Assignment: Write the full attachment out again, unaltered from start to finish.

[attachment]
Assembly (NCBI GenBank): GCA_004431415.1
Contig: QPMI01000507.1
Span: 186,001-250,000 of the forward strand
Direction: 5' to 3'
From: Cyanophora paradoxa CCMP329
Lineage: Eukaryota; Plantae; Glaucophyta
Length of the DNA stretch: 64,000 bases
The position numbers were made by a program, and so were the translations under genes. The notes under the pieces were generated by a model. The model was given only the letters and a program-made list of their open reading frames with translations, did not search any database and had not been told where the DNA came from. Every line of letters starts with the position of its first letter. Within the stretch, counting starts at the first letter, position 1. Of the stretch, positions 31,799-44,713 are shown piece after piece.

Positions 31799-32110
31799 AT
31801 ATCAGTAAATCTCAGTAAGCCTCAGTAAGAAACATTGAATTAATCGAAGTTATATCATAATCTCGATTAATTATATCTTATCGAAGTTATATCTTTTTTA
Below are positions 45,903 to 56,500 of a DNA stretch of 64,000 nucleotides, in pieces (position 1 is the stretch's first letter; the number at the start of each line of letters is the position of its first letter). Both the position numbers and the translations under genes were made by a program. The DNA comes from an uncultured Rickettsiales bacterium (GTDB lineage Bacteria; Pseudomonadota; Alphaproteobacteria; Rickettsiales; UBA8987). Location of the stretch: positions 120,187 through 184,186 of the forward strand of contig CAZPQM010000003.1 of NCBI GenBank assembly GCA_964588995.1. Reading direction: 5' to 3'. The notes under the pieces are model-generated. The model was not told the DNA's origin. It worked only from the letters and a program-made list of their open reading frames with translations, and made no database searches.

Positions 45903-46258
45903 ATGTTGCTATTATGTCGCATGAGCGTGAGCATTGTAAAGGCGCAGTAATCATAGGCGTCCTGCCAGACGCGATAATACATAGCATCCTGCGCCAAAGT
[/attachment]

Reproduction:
Assembly (NCBI GenBank): GCA_004431415.1
Contig: QPMI01000507.1
Span: 186,001-250,000 of the forward strand
Direction: 5' to 3'
From: Cyanophora paradoxa CCMP329
Lineage: Eukaryota; Plantae; Glaucophyta
Length of the DNA stretch: 64,000 bases
The position numbers were made by a program, and so were the translations under genes. The notes under the pieces were generated by a model. The model was given only the letters and a program-made list of their open reading frames with translations, did not search any database and had not been told where the DNA came from. Every line of letters starts with the position of its first letter. Within the stretch, counting starts at the first letter, position 1. Of the stretch, positions 31,799-44,713 are shown piece after piece.

Positions 31799-32110
31799 AT
31801 ATCAGTAAATCTCAGTAAGCCTCAGTAAGAAACATTGAATTAATCGAAGTTATATCATAATCTCGATTAATTATATCTTATCGAAGTTATATCTTTTTTA
Below are positions 45,903 to 56,500 of a DNA stretch of 64,000 nucleotides, in pieces (position 1 is the stretch's first letter; the number at the start of each line of letters is the position of its first letter). Both the position numbers and the translations under genes were made by a program. The DNA comes from an uncultured Rickettsiales bacterium (GTDB lineage Bacteria; Pseudomonadota; Alphaproteobacteria; Rickettsiales; UBA8987). Location of the stretch: positions 120,187 through 184,186 of the forward strand of contig CAZPQM010000003.1 of NCBI GenBank assembly GCA_964588995.1. Reading direction: 5' to 3'. The notes under the pieces are model-generated. The model was not told the DNA's origin. It worked only from the letters and a program-made list of their open reading frames with translations, and made no database searches.

Positions 45903-46258
45903 ATGTTGCTATTATGTCGCATGAGCGTGAGCATTGTAAAGGCGCAGTAATCATAGGCGTCCTGCCAGACGCGATAATACATAGCATCCTGCGCCAAAGT